Rep. Angel A. Demapan (R-Saipan), who chairs the House Committee on Federal and Foreign Affairs, expressed concerns yesterday about delaying the seventh federally mandated 50-cent minimum wage increase since 2007. Under federal law, the CNMI minimum wage would increase to $6.55 an hour in October 2016, and will continue to increase by $0.50 every other year until it reaches the federal minimum wage level, which at this time is pegged at $7.25 an hour.
“The recent devastation brought about by Typhoon Soudelor caused extreme hardship on our people,” said Demapan. “This very hardship is further compounded for hard working individuals who are at the lesser level of the wage bracket.”
To point to the recent natural disaster as grounds for reprieve,
Demapan noted, should be the same reason to also discuss the compensation needs of individual employees.
“I am aware that Soudelor has also affected the activities and revenues of our business community, but this does not warrant turning our attention away from hardworking employees,” added Demapan. “I believe that the livelihood of employees should also be taken into account when analyzing the impact of wage increases.”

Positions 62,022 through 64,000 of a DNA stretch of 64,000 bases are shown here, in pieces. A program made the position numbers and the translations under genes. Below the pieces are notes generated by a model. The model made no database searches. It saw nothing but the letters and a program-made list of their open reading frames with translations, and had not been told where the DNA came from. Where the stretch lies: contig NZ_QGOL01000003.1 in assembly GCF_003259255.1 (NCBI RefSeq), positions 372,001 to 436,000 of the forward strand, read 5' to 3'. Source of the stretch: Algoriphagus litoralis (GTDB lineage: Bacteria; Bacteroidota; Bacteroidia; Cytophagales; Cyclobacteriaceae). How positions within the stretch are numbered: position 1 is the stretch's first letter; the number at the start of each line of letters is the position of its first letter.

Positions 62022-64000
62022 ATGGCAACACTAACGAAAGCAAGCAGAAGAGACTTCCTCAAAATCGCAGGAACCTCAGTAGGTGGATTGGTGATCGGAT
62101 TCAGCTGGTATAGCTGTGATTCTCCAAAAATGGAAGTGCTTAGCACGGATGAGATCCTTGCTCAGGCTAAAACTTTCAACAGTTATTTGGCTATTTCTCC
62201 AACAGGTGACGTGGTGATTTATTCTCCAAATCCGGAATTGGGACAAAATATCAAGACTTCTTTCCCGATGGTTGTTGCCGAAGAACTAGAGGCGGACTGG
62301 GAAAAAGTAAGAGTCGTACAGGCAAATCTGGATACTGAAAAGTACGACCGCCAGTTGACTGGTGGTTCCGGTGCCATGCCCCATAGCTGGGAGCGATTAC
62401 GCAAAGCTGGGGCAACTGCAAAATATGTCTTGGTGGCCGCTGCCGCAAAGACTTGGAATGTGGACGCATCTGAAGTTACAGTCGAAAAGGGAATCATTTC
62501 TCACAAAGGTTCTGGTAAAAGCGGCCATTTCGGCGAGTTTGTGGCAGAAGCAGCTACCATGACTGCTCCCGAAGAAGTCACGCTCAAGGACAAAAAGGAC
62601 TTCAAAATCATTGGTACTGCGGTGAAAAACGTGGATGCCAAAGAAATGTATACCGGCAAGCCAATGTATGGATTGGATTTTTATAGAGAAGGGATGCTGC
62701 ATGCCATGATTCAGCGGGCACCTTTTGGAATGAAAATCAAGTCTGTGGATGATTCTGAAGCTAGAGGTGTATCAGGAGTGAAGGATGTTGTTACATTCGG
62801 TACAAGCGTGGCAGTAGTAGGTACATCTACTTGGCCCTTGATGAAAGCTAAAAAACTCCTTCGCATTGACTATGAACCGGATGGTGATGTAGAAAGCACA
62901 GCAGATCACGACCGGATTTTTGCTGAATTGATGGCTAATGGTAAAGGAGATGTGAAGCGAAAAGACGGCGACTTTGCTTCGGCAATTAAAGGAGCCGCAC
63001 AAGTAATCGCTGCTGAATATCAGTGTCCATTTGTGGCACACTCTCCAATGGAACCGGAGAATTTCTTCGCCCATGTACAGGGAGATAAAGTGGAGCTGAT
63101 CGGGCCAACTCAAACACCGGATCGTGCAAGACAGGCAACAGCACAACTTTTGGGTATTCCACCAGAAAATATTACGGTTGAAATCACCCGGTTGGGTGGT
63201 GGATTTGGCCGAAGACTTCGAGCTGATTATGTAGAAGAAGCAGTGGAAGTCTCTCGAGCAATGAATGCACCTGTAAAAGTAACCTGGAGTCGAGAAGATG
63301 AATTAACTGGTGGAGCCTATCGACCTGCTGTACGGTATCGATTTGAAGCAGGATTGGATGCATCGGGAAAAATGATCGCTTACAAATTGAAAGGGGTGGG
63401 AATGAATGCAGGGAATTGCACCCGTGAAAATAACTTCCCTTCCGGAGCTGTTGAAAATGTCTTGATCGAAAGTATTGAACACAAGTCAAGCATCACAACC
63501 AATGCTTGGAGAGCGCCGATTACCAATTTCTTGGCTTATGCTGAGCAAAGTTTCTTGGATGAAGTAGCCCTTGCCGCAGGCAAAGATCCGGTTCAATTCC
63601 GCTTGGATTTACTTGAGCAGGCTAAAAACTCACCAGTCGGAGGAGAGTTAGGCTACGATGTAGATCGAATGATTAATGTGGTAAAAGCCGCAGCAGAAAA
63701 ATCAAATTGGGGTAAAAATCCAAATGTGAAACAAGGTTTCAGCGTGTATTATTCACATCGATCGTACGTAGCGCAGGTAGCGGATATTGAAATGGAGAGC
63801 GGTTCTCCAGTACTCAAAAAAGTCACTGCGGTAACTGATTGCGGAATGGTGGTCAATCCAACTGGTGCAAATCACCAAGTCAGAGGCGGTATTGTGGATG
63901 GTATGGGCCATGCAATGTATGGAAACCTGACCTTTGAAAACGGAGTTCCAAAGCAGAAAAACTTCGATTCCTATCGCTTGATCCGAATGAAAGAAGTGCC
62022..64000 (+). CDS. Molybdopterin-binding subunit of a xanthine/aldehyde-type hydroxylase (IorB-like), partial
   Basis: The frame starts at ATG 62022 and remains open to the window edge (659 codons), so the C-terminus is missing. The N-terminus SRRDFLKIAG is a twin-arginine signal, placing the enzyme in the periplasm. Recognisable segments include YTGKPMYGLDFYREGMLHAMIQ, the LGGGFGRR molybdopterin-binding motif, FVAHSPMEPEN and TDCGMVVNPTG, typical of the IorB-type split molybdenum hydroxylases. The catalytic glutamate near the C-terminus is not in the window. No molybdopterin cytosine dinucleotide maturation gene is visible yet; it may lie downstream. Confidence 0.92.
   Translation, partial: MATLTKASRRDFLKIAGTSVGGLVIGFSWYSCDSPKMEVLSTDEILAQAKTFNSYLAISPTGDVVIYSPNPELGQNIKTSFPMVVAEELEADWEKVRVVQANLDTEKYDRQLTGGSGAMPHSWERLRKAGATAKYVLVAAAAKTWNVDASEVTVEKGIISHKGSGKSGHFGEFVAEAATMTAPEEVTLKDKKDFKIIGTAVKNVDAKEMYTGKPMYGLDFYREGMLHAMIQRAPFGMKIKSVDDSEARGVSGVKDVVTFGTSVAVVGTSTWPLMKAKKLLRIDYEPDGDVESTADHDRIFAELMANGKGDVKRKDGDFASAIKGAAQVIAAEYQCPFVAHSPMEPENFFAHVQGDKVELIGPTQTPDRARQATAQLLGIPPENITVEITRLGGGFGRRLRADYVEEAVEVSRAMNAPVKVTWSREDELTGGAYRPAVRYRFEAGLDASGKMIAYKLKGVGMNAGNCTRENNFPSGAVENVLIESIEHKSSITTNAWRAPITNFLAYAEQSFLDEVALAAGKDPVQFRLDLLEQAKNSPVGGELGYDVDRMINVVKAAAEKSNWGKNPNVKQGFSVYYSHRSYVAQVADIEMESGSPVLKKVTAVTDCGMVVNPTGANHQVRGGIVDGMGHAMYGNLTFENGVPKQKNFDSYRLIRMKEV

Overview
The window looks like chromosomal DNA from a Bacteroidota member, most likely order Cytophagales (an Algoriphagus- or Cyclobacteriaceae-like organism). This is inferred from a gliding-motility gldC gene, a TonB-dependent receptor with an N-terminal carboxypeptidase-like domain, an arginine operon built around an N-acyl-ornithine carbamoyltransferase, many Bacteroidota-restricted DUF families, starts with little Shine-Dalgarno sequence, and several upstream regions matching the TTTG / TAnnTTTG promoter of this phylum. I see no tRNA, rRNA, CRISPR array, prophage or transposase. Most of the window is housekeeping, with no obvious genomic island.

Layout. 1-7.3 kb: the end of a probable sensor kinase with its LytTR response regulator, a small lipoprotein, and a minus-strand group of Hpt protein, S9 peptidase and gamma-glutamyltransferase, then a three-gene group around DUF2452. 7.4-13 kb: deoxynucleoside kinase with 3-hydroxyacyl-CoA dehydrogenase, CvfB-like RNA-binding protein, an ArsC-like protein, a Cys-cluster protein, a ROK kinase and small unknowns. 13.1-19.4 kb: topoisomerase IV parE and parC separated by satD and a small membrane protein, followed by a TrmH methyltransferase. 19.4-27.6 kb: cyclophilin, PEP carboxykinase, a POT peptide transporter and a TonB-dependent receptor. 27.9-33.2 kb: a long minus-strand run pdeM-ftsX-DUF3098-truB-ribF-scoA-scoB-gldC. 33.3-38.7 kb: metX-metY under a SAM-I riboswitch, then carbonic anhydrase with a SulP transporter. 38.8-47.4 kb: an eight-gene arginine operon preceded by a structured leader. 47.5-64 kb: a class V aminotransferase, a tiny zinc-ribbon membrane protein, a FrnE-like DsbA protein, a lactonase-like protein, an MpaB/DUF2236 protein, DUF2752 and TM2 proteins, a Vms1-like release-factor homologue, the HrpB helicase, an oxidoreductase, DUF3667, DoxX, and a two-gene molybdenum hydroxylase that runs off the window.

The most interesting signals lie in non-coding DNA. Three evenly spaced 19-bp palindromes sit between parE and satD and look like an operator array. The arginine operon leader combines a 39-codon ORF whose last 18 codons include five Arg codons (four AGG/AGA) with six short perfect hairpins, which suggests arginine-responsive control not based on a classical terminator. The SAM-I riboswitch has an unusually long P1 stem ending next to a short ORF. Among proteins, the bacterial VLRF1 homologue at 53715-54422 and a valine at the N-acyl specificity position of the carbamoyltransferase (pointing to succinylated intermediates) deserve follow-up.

Demapan pointed out that despite the 2010 findings of the U.S. Government Accountability Office, much has changed in the economic landscape of the Commonwealth.
“Since then, we’ve seen increased economic activity and additional investments that are already in progress,” Demapan said. “These positive impacts give greater rise to embracing the scheduled wage increase in 2016.”
“It’s about equity and fairness to both employers and employees. Since 2007, employers knew that there would be gradual increases in $0.50 increments every other year,” said Demapan. “This schedule essentially allowed employers to be prepared ahead of time. On the contrary, an unforeseen move to suspend a scheduled increase does not offer the same courtesy to thousands of hard working employees.”
Nonetheless, Demapan noted that it is important to review new data so the government can update its analysis and take into account the economic impact from Typhoon Soudelor. However, he also noted that because of the U.S. Presidential declaration of a major disaster area here, it is important to keep in mind that millions of dollars in disaster assistance funds are now available to help businesses recoup losses sustained as a result of the typhoon. (PR)